Aska Yamashita, Artistic Director of Atelier Montex: “Our challenge is to stay relevant.” It was from this workshop that the spectacular necklace worn by Pharrell Williams during the Métiers d’Art New York show came out. In 2014, Lagerfeld thus tested the ability of Atelier Montex to work with different materials by asking that concrete be included in a haute couture collection. The workshop responded by mixing small concrete cubes with pieces of shiny leather and embroidered flowers in crystal and concrete.
The Maison Desrues (1936) manufactures buttons and jewelry, skillfully combining contemporary techniques and traditional knowledge. Craftsmen continue to learn methods considered “out of fashion”, just in case a designer asks them to (an example: being able to create glass cabochons of the type worn by Coco Chanel on her bracelets). Creating a button may require up to 10 different techniques. The workshop thus has sculptors, engravers and chasers in its team.
At Maison Michel, a milliner, only two women still know how to use the old Weissman machine to sew straw invisibly around a mold. Here we also know how to stretch a preheated rabbit skin so that it takes the exact shape of one of the wooden hat molds. Each season, Maison Michel invents new forms: a combination of old creations and new creations. The young artistic director, Priscilla Royer, informs us that the house’s extensive archive offers more than 4,000 wooden molds in all possible shapes and sizes: “This gives us a fantastic creative flexibility.”
Maison Lemarié, creator of feathers since 1880, is unique in that it combines three different skills under one roof: feathers (or plumasserie), flowers, sewing (ruffles, pleats). Its managing director, Nadine Dufat: “When we adorn a pleated fabric with feather work and flower petals, we are at the heart of our craft.” The workshop produces around 60,000 camellias each year, Chanel’s emblematic flower. A dress from the Métier d’Art 2018 Show, inspired by Ancient Egypt, required more than 1,000 hours of work, with each feather being hand painted and meticulously glued to form fabulous patterns.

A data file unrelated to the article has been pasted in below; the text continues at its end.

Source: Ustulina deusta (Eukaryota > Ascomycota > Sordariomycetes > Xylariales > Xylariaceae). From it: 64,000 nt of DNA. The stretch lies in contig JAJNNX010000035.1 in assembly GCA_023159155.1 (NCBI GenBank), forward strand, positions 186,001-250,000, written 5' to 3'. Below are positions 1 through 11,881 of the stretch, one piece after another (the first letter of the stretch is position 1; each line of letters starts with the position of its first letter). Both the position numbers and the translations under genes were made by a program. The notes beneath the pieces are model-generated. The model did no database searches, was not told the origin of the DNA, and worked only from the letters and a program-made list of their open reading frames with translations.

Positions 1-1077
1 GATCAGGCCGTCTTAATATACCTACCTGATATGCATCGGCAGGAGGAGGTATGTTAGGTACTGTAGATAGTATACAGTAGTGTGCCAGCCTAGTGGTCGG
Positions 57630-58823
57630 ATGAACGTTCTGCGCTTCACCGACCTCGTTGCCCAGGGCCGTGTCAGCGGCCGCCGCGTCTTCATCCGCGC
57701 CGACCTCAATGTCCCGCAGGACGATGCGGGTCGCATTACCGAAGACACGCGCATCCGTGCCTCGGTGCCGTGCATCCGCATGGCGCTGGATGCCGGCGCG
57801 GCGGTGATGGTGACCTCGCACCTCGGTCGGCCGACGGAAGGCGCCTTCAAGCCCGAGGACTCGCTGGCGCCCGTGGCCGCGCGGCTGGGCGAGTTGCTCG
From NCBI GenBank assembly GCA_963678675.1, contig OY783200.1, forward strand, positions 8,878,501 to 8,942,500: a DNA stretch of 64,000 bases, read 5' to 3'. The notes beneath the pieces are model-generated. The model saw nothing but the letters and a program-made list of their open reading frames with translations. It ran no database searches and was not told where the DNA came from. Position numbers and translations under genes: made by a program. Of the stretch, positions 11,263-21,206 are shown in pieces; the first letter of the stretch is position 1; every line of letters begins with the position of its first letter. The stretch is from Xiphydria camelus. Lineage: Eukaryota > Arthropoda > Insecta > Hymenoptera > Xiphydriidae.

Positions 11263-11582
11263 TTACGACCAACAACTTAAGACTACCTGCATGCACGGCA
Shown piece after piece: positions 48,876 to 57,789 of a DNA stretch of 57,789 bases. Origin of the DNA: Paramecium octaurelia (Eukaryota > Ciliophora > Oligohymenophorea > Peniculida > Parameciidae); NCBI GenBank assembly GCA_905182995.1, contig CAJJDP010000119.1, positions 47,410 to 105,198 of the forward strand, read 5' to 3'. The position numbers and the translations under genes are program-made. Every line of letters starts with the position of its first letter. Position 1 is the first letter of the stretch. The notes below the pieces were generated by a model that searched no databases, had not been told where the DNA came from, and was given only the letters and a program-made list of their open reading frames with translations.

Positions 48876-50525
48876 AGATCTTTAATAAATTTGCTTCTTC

Maison Massaro was founded in 1894. It was to them that Coco Chanel asked in 1957 to create a two-tone low-heeled shoe with a slingback. A legend was born, as well as a long collaboration. In the reserves are lined up more than 6,000 wooden shapes, which represent the feet of all the private customers of the House since its creation. The reason for the fragility of this workshop, as specified by its artistic director, Jean-Etienne Prach, is that it takes four people with complementary knowledge to make a pair of shoes, counting nearly 30 hours for a pair to women, and up to 50 hours for a pair for men. This explains why Massaro is today the only workshop that still operates in this way in the world. This does not prevent it from having a waiting list of 5 months for a fitting.
Bruno Pavlovsky specifies that acquiring these workshops was not intended to monopolize their talents. Even though Chanel remains their number one customer, they are encouraged to work for other designers – which most do. “The more you work with diverse perspectives, the more flexible you are, the better you are.”
In the past, fashion houses prohibited workshops from publicizing their collaboration. One day, the founder of the Maison Lesage, François Lesage, entered the Maison Yves Saint Laurent through the main door. Pierre Bergé, from the top of the stairs, asked him to use the “supplier entrance”. Soon after, Lesage had the idea of writing a book, which he called Supplier Entrance, that highlighted the importance of artisans in Haute Couture.
This article is the result of combining these different sources: